Two types of memory are given in the permanent ROM group in the picture-Masked ROM and PROM. Similarly, there are two types of memory in erasable group – EPROM and EE-PROMI.

The principle of memory ‘ROM’ can be explained by arranging semiconductor diodes in a matrix format as shown in the figure. The horizontal lines in the figure are connected to the vertical lines only by diodes. The eight horizontal rows can be thought of as eight binary registers with binary addresses from 000 to 111. Information is stored as 0 or 1 in registers. The presence of the diode stores a ‘1’ and the absence stores a ‘0’. When a register is selected, the voltage of that line increases and the output lines, where the diodes are connected, also go high. For example, when memory register 010 is selected, the data byte 00110110 (= 36H) can be read on data lines D7 – Do.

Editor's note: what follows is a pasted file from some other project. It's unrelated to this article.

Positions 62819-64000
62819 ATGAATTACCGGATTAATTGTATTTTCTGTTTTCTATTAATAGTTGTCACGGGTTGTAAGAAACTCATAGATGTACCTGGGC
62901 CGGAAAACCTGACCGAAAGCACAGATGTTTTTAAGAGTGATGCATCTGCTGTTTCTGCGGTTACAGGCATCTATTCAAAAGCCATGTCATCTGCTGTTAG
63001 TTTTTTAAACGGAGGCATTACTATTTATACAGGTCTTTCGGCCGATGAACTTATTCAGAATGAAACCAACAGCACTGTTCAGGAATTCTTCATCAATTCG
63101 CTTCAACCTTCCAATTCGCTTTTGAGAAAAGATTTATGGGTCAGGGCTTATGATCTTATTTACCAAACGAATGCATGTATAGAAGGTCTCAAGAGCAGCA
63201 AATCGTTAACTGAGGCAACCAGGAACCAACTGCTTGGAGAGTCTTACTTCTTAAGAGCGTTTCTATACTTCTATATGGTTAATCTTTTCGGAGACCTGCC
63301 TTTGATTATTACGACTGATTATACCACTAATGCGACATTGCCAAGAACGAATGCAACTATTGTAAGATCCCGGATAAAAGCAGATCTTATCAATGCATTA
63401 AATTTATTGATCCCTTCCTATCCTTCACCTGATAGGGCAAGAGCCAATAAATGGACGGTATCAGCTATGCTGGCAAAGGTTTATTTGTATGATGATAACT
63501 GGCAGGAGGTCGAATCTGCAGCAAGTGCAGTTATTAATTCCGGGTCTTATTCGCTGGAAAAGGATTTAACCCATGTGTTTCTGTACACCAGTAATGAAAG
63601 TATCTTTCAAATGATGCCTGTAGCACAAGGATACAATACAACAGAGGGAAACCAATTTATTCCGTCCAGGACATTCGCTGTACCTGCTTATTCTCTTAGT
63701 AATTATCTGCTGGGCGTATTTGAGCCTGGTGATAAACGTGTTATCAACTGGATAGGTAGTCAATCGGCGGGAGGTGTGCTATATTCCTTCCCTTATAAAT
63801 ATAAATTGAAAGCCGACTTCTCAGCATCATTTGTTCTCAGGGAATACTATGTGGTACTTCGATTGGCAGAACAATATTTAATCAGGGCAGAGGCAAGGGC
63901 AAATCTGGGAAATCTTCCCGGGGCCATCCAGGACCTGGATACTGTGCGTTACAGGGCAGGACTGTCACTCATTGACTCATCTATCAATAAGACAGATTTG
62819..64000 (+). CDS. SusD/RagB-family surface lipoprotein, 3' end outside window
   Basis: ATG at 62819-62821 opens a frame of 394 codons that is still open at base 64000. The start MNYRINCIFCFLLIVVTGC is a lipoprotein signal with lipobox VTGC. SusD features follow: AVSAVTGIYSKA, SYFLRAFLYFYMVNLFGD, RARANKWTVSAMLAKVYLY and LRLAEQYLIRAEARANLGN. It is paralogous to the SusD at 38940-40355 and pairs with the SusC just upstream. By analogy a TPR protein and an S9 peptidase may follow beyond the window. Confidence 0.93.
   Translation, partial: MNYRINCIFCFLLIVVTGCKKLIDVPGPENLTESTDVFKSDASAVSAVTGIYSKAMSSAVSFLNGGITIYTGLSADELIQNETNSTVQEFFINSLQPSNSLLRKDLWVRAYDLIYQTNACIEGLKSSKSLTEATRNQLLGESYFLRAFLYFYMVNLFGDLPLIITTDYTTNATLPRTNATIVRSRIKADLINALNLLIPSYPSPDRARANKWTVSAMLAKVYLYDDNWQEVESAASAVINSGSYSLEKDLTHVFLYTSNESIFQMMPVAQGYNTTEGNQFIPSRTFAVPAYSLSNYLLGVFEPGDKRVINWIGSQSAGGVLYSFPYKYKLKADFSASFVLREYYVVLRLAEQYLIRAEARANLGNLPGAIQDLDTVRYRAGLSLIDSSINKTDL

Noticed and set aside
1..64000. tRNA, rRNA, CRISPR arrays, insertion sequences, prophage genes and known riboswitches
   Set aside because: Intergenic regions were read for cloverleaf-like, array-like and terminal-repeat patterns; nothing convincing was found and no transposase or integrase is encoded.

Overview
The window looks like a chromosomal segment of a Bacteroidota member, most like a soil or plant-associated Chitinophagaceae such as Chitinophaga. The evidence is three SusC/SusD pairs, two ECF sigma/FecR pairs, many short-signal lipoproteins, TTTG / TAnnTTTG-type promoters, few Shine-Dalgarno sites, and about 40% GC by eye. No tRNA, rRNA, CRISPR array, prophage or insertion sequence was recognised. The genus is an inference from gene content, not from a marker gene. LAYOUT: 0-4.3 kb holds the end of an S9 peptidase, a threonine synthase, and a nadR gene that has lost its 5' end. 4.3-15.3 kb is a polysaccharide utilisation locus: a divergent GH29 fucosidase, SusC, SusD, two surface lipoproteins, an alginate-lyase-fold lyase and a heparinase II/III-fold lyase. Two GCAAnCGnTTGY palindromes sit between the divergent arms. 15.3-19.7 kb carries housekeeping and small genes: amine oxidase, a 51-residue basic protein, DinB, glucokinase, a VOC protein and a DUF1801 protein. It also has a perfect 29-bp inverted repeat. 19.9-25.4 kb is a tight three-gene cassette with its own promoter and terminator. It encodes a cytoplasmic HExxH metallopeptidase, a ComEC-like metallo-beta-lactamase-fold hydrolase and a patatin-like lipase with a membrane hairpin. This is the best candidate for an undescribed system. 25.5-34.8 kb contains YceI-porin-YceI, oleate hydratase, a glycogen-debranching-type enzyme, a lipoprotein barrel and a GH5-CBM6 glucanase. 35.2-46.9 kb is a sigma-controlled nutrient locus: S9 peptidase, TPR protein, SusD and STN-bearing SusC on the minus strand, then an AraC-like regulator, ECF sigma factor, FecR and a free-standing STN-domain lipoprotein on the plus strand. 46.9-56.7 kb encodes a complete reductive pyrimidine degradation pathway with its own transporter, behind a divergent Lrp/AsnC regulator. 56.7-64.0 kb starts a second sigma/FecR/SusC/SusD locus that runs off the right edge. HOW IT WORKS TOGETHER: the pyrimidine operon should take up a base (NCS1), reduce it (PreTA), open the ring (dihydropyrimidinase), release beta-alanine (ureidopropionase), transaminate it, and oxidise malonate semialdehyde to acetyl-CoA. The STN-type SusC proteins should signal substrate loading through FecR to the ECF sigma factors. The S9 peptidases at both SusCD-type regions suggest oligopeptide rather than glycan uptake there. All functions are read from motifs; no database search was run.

types of memory
types of memory

The diode equivalent of the ROM shown in the figure is actually a simplified version of the MOSFET memory cell. ROM manufacturers design the MOSFET matrix according to the information to be stored. Thus information is permanently recorded in ROM like music on a record.

The description of different types of ROMs is as follows-

Masked ROM

The bit pattern is permanently recorded in the mask ROM by the masking and metallization processes. Although this is an expensive and specialized process, the cost is justified when mass produced.

PROM | Programmable Read Only Memory

Programmable ROM in microprocessor is called PROM. We (the user) can program it only once. After being programmed, it behaves like a normal ROM. In this memory, nichrome or polysilicon wires are arranged in a matrix which can be considered like a diode or fuse. Whether the fuse is lit or not lit (retain) determines whether the cell has a 1 or a 0 stored in it. This process is called ‘burning the PROM’ and after this the data (bit pattern) is stored permanently.

EPROM | Erasable Programmable ROM